At the end of the year, the cost of your estimated premium has to be adjusted to reflect any of these changes.

And how can you compare your estimated premium with your actual year-end cost?

With a workers’ comp audit.

A workers’ comp insurance audit is a review of payroll and employee classification records for the policy year. It is used to determine whether the estimated premium for the policy year and the actual year-end coverage costs match.

Why should you do an annual workers’ comp audit?

The plain and simple answer to this question is – because you have to. Your workers’ comp insurance contract legally requires you to complete an end-of-year audit.

But if requirement alone is not reason enough, let's explore the ways – and yes, there are many – that your workers’ comp audit can benefit your business.

5 ways your annual workers’ comp audit can benefit your business

Here are the top 5 reasons for and rewards of completing your annual workers’ comp audit.

1. Your workers’ comp audit prevents you from paying penalties

Your workers’ comp audit, as a legal requirement, has legal repercussions. If you fail to respond to your audit notice, you’ll face a noncompliance penalty – and a hefty one at that.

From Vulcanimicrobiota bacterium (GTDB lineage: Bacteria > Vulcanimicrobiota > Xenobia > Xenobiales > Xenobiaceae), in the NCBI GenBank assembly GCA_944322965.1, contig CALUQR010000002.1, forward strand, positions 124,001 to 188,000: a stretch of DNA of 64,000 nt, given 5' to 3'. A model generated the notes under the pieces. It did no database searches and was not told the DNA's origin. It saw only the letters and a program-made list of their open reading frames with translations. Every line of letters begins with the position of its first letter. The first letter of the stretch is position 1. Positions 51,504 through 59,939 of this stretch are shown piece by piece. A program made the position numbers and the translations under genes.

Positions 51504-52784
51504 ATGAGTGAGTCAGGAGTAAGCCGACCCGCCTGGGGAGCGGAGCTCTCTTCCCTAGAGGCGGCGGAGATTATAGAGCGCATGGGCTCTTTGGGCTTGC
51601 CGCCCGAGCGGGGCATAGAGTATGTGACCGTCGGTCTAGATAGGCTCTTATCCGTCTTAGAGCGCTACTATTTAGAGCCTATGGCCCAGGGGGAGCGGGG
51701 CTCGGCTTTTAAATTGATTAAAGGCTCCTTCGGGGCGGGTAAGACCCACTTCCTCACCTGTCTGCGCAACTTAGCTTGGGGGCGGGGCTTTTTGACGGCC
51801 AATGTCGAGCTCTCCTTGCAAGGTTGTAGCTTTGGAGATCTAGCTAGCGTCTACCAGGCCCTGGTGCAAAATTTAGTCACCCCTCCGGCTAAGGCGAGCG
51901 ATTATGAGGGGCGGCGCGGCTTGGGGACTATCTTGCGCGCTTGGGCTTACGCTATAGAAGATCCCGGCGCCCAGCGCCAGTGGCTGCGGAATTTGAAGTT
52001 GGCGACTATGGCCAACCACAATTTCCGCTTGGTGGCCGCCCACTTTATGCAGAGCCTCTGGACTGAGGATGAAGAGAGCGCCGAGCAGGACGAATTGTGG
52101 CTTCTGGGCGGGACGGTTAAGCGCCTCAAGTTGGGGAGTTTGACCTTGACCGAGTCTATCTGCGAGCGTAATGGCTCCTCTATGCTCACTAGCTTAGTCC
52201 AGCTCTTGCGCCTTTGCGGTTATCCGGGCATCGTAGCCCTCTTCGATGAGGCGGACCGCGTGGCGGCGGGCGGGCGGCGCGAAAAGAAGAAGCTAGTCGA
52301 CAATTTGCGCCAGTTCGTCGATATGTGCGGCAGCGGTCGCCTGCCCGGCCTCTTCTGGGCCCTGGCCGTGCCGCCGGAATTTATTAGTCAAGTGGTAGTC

Depending on the location of your business, the fine for not completing your annual workers’ comp audit ranges from an additional 25% to 50% of your original premium.

Additionally, in response to noncompliance, should your carrier renew their offer of coverage, your premium for the next policy year may be increased.

Just by going through your workers’ comp audit process, you avoid an unnecessary penalty and an inflated future premium. By proxy, you save money.

2. Your workers’ comp audit ensures your insurance premium is correct for your coverage

Your workers’ comp audit makes sure that you have the coverage you need at the right price.

Each year, your workers’ comp audit serves to identify if your estimated cost was too much, too little, or right on the money.

If you paid too much for your premium at the beginning of the year, following your year-end audit, you’ll receive a refund for the difference.